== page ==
Commissioners push for legal action against Opioid companies


By Patrick Keck - pkeck@aimmediamidwest.com



The Scioto County Commissioners are hoping state legal action against opioid manufacturers could bring benefit to the area.

The Scioto County Commissioners are hoping state legal action against opioid manufacturers could bring benefit to the area.


OHIO- Four opioid prescription companies will be on trial this October in Madison County, nearly 20 months after the state filed suit.

Governor Mike DeWine, then serving as the state Attorney General, listed McKesson Corp., Cardinal Health, AmerisourceBergen Drug Corp., and Miami-Luken as organizations that unsafely distributed and caused a public nuisance.

“We believe the evidence will show that these companies ignored their duties as drug distributors to ensure that opioids were not being diverted for improper use. They knew the amount of opioids allowed to flow into Ohio far exceeded what could be consumed for medically-necessary purposes, but they did nothing to stop it,” said DeWine in a press release. “And much like the drug manufacturers who continue to fail to do the right thing, these distributors are doing precious little to take responsibility for their actions and help pay for the damage they have caused.”

This trial will not bring a direct impact on Scioto County but could hasten the legal process. Brought up during Tuesday’s meeting, the Scioto County Commissioners hope with increased pressure on drug companies that their court date or settlements will come sooner and in higher amounts.

“Scioto County has suffered long enough at the hands of drug companies,” said Commissioner Bryan Davis. “We deserve our day in court and hopefully that date will be set very soon.”

The opioid pandemic has wreaked havoc on the state and medical officials worry that the coronavirus could worsen its impact. Scioto County has consistently been the worst when it comes to overdoses, HarmReduction Ohio reporting the highest overdose death rate each year since 2018.

There were 80 overdose deaths in the county last year, good for a rate 119.2 deaths per 100,000 residents. This rate was nearly double the next closest county, nearby Gallia County, whose rate was 65 overdose deaths per 100,000.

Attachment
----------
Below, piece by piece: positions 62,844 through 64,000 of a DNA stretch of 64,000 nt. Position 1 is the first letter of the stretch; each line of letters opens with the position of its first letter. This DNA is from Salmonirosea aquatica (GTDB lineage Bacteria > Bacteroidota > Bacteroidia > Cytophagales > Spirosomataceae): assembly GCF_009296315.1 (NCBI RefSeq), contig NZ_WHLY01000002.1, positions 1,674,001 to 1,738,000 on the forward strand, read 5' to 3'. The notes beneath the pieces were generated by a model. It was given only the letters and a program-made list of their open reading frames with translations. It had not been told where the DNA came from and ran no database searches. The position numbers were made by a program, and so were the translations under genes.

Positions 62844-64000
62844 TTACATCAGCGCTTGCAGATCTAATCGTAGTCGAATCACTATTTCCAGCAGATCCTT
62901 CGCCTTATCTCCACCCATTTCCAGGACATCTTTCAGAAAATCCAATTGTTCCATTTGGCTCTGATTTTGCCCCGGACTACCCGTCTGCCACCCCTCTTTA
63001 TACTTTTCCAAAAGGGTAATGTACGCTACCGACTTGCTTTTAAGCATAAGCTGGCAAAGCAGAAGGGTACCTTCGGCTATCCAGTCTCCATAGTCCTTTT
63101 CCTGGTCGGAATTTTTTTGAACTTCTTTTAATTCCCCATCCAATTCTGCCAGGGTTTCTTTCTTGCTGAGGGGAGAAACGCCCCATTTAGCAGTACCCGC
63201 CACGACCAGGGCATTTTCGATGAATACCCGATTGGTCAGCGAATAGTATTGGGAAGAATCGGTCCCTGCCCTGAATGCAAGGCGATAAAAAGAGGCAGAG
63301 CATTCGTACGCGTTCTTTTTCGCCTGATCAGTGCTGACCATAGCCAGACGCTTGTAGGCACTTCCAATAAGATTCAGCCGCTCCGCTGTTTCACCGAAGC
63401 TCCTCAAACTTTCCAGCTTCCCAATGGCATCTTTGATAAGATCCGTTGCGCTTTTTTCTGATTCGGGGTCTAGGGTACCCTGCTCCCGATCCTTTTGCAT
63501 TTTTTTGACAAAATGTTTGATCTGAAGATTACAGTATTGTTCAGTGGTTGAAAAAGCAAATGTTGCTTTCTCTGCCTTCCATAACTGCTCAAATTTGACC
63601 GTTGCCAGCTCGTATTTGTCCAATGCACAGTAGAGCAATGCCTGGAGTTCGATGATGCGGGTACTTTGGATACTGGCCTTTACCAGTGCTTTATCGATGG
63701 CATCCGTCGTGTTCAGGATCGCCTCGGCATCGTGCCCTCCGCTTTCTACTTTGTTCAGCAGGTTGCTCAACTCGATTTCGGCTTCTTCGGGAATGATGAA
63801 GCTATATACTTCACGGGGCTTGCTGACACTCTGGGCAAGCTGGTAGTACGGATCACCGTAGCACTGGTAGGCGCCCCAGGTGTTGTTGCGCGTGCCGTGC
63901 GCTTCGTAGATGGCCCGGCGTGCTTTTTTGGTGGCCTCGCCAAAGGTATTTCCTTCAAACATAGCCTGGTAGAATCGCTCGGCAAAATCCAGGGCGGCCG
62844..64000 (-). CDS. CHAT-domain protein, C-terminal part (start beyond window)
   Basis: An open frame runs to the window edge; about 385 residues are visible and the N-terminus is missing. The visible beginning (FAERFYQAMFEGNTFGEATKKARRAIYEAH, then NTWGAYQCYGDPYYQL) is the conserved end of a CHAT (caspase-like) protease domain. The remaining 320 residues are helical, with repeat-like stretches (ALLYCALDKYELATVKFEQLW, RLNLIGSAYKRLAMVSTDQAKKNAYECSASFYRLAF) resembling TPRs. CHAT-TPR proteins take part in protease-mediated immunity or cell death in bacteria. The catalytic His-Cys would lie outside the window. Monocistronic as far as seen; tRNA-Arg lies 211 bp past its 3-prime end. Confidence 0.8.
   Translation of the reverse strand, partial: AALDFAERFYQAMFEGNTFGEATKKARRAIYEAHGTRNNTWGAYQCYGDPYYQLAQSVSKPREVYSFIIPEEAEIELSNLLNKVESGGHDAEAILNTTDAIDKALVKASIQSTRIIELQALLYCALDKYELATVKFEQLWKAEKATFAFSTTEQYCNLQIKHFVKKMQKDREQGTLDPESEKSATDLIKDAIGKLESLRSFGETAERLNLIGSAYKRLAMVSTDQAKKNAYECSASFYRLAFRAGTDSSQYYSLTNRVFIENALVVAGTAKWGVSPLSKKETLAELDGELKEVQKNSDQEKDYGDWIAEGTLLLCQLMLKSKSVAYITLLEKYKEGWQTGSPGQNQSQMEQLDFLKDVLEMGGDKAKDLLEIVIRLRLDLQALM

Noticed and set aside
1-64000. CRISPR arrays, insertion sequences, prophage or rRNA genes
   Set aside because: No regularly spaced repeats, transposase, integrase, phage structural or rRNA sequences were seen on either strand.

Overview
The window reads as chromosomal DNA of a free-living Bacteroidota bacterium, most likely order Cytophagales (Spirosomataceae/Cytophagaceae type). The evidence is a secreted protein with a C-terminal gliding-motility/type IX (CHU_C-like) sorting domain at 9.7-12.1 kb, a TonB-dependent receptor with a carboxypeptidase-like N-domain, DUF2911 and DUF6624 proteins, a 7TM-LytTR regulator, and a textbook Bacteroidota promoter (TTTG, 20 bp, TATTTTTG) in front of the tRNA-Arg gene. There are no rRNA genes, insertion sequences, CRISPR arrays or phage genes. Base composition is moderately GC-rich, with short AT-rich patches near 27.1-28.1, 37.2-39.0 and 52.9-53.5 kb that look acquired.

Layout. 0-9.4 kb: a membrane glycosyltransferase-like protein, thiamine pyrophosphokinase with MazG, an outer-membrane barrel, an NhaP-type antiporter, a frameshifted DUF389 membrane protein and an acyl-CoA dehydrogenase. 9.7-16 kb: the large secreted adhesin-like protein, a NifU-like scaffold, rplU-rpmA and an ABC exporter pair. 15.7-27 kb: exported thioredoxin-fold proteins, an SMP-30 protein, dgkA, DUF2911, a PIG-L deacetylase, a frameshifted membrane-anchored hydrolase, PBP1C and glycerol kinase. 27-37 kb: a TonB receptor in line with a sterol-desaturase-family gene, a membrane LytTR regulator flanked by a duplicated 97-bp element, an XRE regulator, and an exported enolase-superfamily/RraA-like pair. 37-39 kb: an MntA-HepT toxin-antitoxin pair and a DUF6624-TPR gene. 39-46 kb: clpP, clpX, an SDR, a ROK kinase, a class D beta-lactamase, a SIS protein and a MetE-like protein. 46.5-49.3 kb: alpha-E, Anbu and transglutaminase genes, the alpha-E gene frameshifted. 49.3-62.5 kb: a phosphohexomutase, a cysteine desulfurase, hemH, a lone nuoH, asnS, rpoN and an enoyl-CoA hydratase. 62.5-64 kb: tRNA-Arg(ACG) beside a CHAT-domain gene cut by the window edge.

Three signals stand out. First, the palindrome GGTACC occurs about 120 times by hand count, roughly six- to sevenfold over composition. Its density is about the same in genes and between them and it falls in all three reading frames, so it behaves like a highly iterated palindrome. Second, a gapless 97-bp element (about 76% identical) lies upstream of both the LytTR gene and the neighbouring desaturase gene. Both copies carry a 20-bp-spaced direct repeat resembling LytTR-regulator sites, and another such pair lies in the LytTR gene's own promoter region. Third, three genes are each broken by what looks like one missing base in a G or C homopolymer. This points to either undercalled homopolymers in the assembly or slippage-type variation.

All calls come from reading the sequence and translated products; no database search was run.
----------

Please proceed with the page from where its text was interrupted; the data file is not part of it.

To fight the issue, DeWine and Attorney General Dave Yost announced the OneOhio agreement on March 11, which would connect state resources in legal settlements with drug manufacturers and distributors.

Portsmouth and Scioto County committed early to the agreement, joining a list of 73 of the state’s 88 counties and approximately 85% of Ohio’s population.

“When it comes to the opioid crisis, almost all of us are in the same boat,” said Yost in the press release. “This agreement formalizes our intent to stand together. We are stronger when we’re united.”

Through OneOhio, 30% of the funding will be set aside for community recovery, 55% will be set aside for the creation of a statewide foundation, and 15% will go to the state of Ohio.

Davis said the plan is not perfect but believes it could assist the county’s attorneys in legal battles.

“Hopefully it has accomplished the goal of getting our day in court,” said Davis. “Our attorneys are ready and hopefully Scioto County will see some relief as a result of this.”

The Scioto County Commissioners are hoping state legal action against opioid manufacturers could bring benefit to the area.
https://www.portsmouth-dailytimes.com/wp-content/uploads/sites/28/2020/08/web1_DSC_1366.jpgThe Scioto County Commissioners are hoping state legal action against opioid manufacturers could bring benefit to the area.

By Patrick Keck – pkeck@aimmediamidwest.com

Reach Patrick Keck (740)-353-3501 ext. 1931, by email at pkeck@aimmediamidwest.com, or on Twitter @pkeckreporter.

© 2020 Portsmouth Daily Times, all rights reserved.

Reach Patrick Keck (740)-353-3501 ext. 1931, by email at pkeck@aimmediamidwest.com, or on Twitter @pkeckreporter.

© 2020 Portsmouth Daily Times, all rights reserved.